A still from "The Craft."

A still from “The Craft.”

Organizations and groups that advocate for modern Witchcraft will have to be ready to field questions, to handle journalists that will inevitably want to talk to “real” Witches when these various films come out, and to deal with blatant self-promoters who want to grab this moment by the tail. As “witches” join the paranormal urban fantasy soup in greater and greater numbers, we will have to be savvier than ever, because these works  do shift perceptions, and we can’t ignore their magic.

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Jason Pitzl-Waters

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  • http://twitter.com/themediawitch Peg Aloi

    My media witch tip: don’t be fooled by reporters or radio hosts who act sympathetic and interested but, when push comes to shove, want to portray us as weirdos or evil or worse. You may find yourself blindsided by this tactic, especially with radio interviews. be prepared, be professional and stay calm. :)

    • Genexs

      Also, I always suggest that people ‘dress down’ for this sort of thing. Looking like someone who is in charge of their faculties can really throw a reporter off base, if they intended to set you up.

    • Avalon Adam

      You’re so right. Media doesn’t want to project an objective view of any minoirty group , but instead they want sensationalist car crash TV. THe only time i, as a PF committee member, have engaged in a TV show , is when it is one of those studio discussion shows with a good argument with the Christian, Muslims and Jews etc.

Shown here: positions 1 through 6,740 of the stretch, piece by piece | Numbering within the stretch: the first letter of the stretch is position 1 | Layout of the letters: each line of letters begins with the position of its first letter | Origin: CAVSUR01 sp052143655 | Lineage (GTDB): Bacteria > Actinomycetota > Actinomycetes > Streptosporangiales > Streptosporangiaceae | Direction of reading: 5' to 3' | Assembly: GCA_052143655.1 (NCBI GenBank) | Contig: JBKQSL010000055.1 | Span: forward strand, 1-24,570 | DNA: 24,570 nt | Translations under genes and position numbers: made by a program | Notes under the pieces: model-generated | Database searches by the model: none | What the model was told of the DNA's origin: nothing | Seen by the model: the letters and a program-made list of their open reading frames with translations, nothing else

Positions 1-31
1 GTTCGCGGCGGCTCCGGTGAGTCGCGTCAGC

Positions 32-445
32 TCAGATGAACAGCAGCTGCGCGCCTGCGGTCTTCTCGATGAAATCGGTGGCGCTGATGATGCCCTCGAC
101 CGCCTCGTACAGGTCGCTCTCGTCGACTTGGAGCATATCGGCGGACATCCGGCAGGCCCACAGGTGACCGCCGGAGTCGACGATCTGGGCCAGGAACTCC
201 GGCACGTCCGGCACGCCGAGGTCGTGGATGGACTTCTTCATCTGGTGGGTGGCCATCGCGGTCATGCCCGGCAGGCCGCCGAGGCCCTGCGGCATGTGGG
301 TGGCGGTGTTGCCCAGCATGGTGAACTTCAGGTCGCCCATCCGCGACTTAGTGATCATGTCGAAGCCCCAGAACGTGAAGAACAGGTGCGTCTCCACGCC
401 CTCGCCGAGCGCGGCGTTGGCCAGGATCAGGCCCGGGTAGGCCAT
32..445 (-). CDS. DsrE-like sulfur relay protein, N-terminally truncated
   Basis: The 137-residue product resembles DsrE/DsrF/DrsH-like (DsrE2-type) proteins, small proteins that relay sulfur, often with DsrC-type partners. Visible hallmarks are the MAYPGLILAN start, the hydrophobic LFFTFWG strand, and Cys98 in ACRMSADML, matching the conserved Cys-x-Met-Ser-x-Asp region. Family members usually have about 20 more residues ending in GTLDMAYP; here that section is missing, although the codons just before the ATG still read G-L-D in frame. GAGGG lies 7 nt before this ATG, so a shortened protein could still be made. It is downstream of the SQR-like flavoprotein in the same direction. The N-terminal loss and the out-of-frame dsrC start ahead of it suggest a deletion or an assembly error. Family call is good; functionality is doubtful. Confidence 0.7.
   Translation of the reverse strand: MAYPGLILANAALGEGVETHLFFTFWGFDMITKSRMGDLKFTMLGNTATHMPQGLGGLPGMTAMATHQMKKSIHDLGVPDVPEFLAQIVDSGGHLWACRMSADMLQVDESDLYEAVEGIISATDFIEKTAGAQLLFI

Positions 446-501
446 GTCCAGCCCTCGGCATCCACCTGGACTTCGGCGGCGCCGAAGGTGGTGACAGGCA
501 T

I never trust a TV producer to set the agenda or the editor to edit correctly in a set interview.

  • http://www.facebook.com/profile.php?id=636701735 JoHanna M. White

    I have been anticipating the media blitz that will surround these films. I admit I ignore pop culture alot, but was horrified when my radio played a Hansel and Gretel ad stating “Some say not all witches are evil. I say kill them all.” A little direct that

    • cernowain greenman

      Yes, I too was shocked by the Hansel and Gretal “Witch Hunters” movie commercials. The first I caught wind of the movie was at the theatre seeing the life-size cut outs of the characters with the title “Witch Hunters”. That was unnerving for me.

      I have since heard that (possible spoiler) it is revealed that Gretal is a “good” witch, descended from a line of good witches. I don’t think it makes the film any better, though, having witches kill each other. Fortunately the movie reviewers have mostly given “Witch Hunters” bad reviews, so there likely won’t be a sequel.

      I agree that we have to be aware of what is going on in media and how the term “witch” is being defined by the world at large, in order to respond intelligently.

  • Anne Johnson

    Any time there’s hyperbole (“Kill all witches”) the speaker or concept loses credibility in the minds of thinking people.

    • cernowain greenman

      Unfortunately, there’s a lot of people who don’t think critically and accept what they hear. And there are a lot of the sheeples out there. And the next Sarah Palin/witch hunter is waiting in the wings.

  • _stag

    As a pagan I don’t take the portrayal of “evil witches” to heart. This is the media and any character can be given good or bad qualities. Let me make a comparison: The Police. How many movies, tv shows, books, webisodes, comic books and other form have given us the image of the corrupted cop that kills because “he is evil”, or “he is a bigot”, or “he’s in on the take”, or name your reason? And how many of those same media forms give us a “good cop” image?
    And the real cops in our world have to show how good they are at protecting the public despite any and all good and bad images presented to the world.